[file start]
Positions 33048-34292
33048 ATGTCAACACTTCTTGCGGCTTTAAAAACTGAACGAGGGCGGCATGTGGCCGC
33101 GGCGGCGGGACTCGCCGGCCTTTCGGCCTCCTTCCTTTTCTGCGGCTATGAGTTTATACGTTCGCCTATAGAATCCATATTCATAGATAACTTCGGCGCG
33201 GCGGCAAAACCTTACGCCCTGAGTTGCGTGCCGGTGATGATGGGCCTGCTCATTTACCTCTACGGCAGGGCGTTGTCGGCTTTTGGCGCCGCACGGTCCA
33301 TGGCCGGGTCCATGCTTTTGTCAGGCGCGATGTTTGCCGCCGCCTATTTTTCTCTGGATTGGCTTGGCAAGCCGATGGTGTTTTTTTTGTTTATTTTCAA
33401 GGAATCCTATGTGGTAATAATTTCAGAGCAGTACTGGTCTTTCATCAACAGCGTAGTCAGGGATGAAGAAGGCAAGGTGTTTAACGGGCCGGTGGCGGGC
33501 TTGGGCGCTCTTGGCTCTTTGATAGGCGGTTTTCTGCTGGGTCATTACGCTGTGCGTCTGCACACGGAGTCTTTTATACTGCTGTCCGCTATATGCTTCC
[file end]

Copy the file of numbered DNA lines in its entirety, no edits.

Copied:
Positions 33048-34292
33048 ATGTCAACACTTCTTGCGGCTTTAAAAACTGAACGAGGGCGGCATGTGGCCGC
33101 GGCGGCGGGACTCGCCGGCCTTTCGGCCTCCTTCCTTTTCTGCGGCTATGAGTTTATACGTTCGCCTATAGAATCCATATTCATAGATAACTTCGGCGCG
33201 GCGGCAAAACCTTACGCCCTGAGTTGCGTGCCGGTGATGATGGGCCTGCTCATTTACCTCTACGGCAGGGCGTTGTCGGCTTTTGGCGCCGCACGGTCCA
33301 TGGCCGGGTCCATGCTTTTGTCAGGCGCGATGTTTGCCGCCGCCTATTTTTCTCTGGATTGGCTTGGCAAGCCGATGGTGTTTTTTTTGTTTATTTTCAA
33401 GGAATCCTATGTGGTAATAATTTCAGAGCAGTACTGGTCTTTCATCAACAGCGTAGTCAGGGATGAAGAAGGCAAGGTGTTTAACGGGCCGGTGGCGGGC
33501 TTGGGCGCTCTTGGCTCTTTGATAGGCGGTTTTCTGCTGGGTCATTACGCTGTGCGTCTGCACACGGAGTCTTTTATACTGCTGTCCGCTATATGCTTCC